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Odinga makes fresh AU mediation attempt

Odinga makes fresh AU mediation attempt

Kenyan Prime Minister Raila Odinga is due to arrive in Ivory Coast for a new round of mediation talks on behalf of the African Union.

This is the latest attempt to persuade incumbent President Laurent Gbagbo (in photo) to step down.

Mr Gbagbo is refusing to hand power to Alassane Ouattara, seen internationally as the winner of November elections.

Mr Ouattara and his government-in-waiting remain under siege by Mr Gbagbo’s forces in an Abidjan hotel.

After Mr Odinga’s failure to make much progress on his first visit, little is now expected from yet another mediation effort, says the BBC’s John James in Abidjan.

Neither side is backing down on claims to the presidency, and the option of a Kenyan-style power-sharing deal has been dismissed by all sides – not least by Mr Odinga himself, our correspondent adds.

The West African regional body, Ecowas, has threatened to use military force if Mr Gbagbo does not make way for Mr Ouattara.

But while experts debate how realistic such a force would be, diplomats are keen to pursue negotiations, to avoid an intervention that would inevitably cause bloodshed and possibly weaken the legitimacy of a future Ouattara presidency – installed by foreign force, our correspondent says.

The fact that West African military chiefs are planning to meet over the next couple of days in neighbouring Mali may concentrate minds, and the increasing financial pressure on Mr Gbagbo’s government is making it more and more difficult for his administration to continue; but the true impact of these sanctions will take weeks and months rather than days to be felt, he adds.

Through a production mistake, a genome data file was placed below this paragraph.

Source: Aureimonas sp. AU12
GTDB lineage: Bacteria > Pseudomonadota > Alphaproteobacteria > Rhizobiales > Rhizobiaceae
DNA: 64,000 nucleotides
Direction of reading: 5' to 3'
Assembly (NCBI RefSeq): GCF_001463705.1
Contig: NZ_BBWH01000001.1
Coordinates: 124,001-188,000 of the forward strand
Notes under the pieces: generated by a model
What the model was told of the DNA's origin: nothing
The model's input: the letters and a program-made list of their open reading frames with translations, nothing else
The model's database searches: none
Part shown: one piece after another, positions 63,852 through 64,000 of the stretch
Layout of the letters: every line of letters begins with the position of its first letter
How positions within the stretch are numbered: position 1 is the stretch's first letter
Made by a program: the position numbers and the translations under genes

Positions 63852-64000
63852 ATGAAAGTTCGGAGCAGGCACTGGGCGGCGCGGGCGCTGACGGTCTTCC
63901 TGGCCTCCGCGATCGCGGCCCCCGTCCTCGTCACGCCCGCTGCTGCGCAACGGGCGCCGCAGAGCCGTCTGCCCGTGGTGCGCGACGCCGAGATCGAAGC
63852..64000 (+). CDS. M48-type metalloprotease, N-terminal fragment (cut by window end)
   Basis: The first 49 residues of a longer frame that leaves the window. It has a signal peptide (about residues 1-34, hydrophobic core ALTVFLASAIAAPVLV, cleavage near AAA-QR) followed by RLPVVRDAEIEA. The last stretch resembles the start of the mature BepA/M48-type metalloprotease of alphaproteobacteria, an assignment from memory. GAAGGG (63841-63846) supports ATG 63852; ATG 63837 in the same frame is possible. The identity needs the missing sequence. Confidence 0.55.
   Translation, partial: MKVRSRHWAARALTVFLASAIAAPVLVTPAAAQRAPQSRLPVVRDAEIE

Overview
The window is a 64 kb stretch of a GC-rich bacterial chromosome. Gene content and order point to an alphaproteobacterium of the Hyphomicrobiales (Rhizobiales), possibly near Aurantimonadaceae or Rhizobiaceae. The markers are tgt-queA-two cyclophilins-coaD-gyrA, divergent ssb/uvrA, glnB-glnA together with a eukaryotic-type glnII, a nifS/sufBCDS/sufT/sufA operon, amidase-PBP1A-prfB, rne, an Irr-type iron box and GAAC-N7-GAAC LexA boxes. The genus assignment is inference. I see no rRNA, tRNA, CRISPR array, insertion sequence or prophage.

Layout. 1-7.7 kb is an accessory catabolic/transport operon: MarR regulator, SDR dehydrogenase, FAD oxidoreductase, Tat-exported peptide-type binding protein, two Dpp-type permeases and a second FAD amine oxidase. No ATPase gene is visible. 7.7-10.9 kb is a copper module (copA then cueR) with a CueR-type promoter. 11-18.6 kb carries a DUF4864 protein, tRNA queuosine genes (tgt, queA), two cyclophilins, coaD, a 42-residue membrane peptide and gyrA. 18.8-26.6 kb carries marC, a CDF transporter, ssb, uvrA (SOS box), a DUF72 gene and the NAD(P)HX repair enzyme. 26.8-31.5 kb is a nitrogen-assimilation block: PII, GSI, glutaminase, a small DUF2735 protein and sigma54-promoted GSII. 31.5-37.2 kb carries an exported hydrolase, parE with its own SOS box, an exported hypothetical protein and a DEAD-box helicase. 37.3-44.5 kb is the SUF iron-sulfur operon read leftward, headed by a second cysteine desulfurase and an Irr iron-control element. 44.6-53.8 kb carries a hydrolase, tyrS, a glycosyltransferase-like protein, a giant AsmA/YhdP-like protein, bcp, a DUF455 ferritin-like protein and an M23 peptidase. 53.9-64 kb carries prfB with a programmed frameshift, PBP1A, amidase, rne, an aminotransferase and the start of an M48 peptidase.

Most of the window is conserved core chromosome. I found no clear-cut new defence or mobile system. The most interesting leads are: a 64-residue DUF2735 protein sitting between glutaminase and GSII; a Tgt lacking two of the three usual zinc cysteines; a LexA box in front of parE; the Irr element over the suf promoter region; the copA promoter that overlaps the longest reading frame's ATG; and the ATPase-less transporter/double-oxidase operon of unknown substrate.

Supporters of Mr Ouattara have called for a fresh general strike to force Mr Gbagbo to stand down.

Western violence

In the west of the country, thousands of people have been fleeing their homes over the past week, as the political stalemate revives old ethnic tensions, reports the BBC’s Karen Allen, the first foreign journalist to visit the area since the disputed election.

Ethnicity is often a marker for the way votes are cast, with northerners assumed to have backed Mr Ouattara, our correspondent says.

More than 13,000 people have sought sanctuary in makeshift camps in the town of Duekoue, a rise of 10,000 in just the past week.

And the local hospital is packed with patients with machete and gunshot wounds – victims on all sides of the political divide, our correspondent reports.

A senior UN figure is warning mediators that the political stalemate is creating an environment of humanitarian crisis and reports that foreign mercenaries who are being hired are making things worse.

The election was supposed to reunify the country, divided since a 2002 civil war.

Ivory Coast’s electoral commission said Mr Ouattara had won – a position backed by the UN mission in Ivory Coast, which helped organise the poll.

But Mr Gbagbo’s supporters said that the New Forces rebels who control the north had rigged the poll in favour of Mr Ouattara.

The Constitutional Council, headed by an ally of Mr Gbagbo, then annulled votes in these areas and declared Mr Gbagbo the winner.

BBC News

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